With the 2017 growing season approaching, now is the time to set preventative practices in place to minimise the potential impact of disease in this year’s pulse crops. Ascochyta blight was a major issue for chickpea growers across the southern region due to changes in the virulence of the pathogen rendering all varieties susceptible to the disease. Early signs of changes in ascochyta blight on PBA HurricaneXT lentils were also noted in crops in the Mallala and Maitland regions.In addition, the ascochyta blight strain that can infect Farah faba beans is common across the mid and upper north of South Australia and has now been detected in the southeast region, on Yorke Peninsula and into Victoria. The ascochyta blight resistance in PBA Rana and PBA Zahra faba beans has also been compromised by this strain. Therefore, a thorough seed treatment and fungicide strategy is key for all pulse crops in 2017, combined with stringent monitoring for disease. Similarly, Cucumber Mosaic Virus (CMV) and Bean Yellow Mosaic Virus (BYMV) severely infected some pulse crops in the northern Yorke Peninsula and mid and upper northern regions. While these viruses are spread via the movement of aphids, it is generally too late to spray for aphids once the symptoms appear. However it is important to use seed free of virus infection.
Ascochyta blight of chickpeas
A virulence change in the ascochyta blight pathogen in southern Australia now means that all current chickpea cultivars are rated moderately susceptible or susceptible to infection. In spite of this, a range of chickpea types are now available offering growers the opportunity to exploit particular management and/or market opportunities, providing ascochyta can be managed effectively. Before choosing to grow chickpea in southern Australia, growers must consider their risk to ascochyta blight along with the ability to effectively control the disease. Both high and low rainfall regions are at risk as severe outbreaks can still occur in the latter in all current varieties in wet seasons such as 2016.
It is imperative that all chickpea seed is treated with a thiram based fungicide to prevent seed transmission of the disease onto the emerging seedlings in 2017. Moderately susceptible varieties will generally require 3 to 4 strategic fungicide sprays ahead of rain events, offering 2 to 3 weeks of protection, starting at 6 to 8 weeks post sowing. Susceptible varieties will require regular fungicide sprays every 2 to 3 weeks throughout the growing season ahead of rainfall events.
Ascochyta blight changes in lentils in SA
In 2016, ascochyta blight lesions were observed on the leaves of PBA HurricaneXT in a few crops in the Maitland and Mallala regions of South Australia. Ascochyta lentis isolates from these infected crops were tested by SARDI pathologists and found to cause a susceptible reaction in controlled environment tests on some varieties currently rated resistant including PBA HurricaneXT Although PBA HurricaneXT is currently rated as moderately resistant to ascochyta blight, the rapid uptake of the variety, particularly on the Yorke Peninsula, threatens the longevity of the ascochyta blight resistance in this cultivar. Disease reactions were also observed on PBA Ace (currently rated R) and PBA Bolt (currently rated MR) in the tests, although field reactions have not been confirmed on the latter two cultivars.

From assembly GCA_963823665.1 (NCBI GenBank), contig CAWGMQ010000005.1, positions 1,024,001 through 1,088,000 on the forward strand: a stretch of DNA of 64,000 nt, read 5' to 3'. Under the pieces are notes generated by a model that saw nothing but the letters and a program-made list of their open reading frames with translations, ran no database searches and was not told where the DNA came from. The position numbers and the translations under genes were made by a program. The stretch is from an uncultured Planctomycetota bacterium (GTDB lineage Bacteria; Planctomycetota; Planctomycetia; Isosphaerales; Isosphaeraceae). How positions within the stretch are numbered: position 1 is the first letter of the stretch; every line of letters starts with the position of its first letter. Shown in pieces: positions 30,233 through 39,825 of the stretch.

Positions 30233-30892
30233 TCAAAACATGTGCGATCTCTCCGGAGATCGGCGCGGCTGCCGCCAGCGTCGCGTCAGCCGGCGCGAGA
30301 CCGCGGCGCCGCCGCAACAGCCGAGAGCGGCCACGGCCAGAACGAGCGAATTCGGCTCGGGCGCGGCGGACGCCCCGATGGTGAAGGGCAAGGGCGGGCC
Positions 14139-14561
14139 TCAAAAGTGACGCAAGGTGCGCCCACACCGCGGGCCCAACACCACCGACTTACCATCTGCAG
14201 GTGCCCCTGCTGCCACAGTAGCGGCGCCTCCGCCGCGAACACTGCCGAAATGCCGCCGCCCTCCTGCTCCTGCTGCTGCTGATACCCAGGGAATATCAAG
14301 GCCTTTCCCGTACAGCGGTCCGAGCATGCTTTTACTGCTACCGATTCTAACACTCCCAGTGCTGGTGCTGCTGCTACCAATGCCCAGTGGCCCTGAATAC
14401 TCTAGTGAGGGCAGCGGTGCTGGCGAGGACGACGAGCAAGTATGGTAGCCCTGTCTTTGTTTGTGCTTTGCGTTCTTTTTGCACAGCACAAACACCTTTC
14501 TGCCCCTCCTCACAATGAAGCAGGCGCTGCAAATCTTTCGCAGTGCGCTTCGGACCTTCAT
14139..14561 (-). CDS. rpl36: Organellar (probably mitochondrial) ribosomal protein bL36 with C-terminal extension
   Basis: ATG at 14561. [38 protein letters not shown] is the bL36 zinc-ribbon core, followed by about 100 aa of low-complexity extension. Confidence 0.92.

In 2017, growers in these regions should manage these varieties as higher risk for ascochyta blight. It is important to diversify variety selections within a year and across rotations to maintain the stability of resistance systems and reduce the risk of crop failure. In particular, growers should use a thiram based seed dressing, plan for a fungicide spray during podding and monitor the crop closely in case in case additional sprays are required during the season.
Ascochyta blight in faba beans in SA
Faba bean cultivars have not changed reactions to AB since 2015 and testing of Ascochyta fabae isolates in shadehouse trials has identified 3 reaction groups: Farah is moderately susceptible to AB in the Lower to Upper North of SA, PBA Rana and PBA Zahra are partially compromised, while PBA Samira and Nura remain resistant. Testing of a smaller set of isolates collected in 2016 have confirmed that these new pathotypes are also starting to become established in the Yorke Peninsula and South East growing regions. A three spray fungicide strategy is now required to control AB in Farah, while podding sprays should be planned for PBA Rana and PBA Zahra to prevent pod and seed infection.
CMV and BYMV infection of pulse crops
Cucumber Mosaic Virus (CMV) and/ or Bean Yellow Mosaic Virus (BYMV) severely affected chickpea, lentil and lupin crops in the Yorke Peninsula and mid to upper northern regions in 2016. Transmitted during the spring flights of aphid hosts, symptoms of yellowing and/ or stunted plants were seen in chickpeas and lentils affected by CMV. Lentil crops presented with blackened tillers and wilting plants, mostly caused by BYMV.
For non-persistently transmitted viruses such as CMV and BYMV, it is generally too late to spray for aphids once virus symptoms appear. To limit disease risk the following year, however, seed should not be kept from infected crops and CMV is also seed transmitted. If retaining seed from either infected or neighboring crops it is essential that the grain is tested for virus infection prior to sowing.
Websites for Plant and Seed testing laboratories for viruses
- DDSL Seed testing and certification (Perth)
- Crop Health Services, AgriBio Centre, Bundoora, Victoria (Melbourne)
- TASAG ELISA Testing Services (Hobart)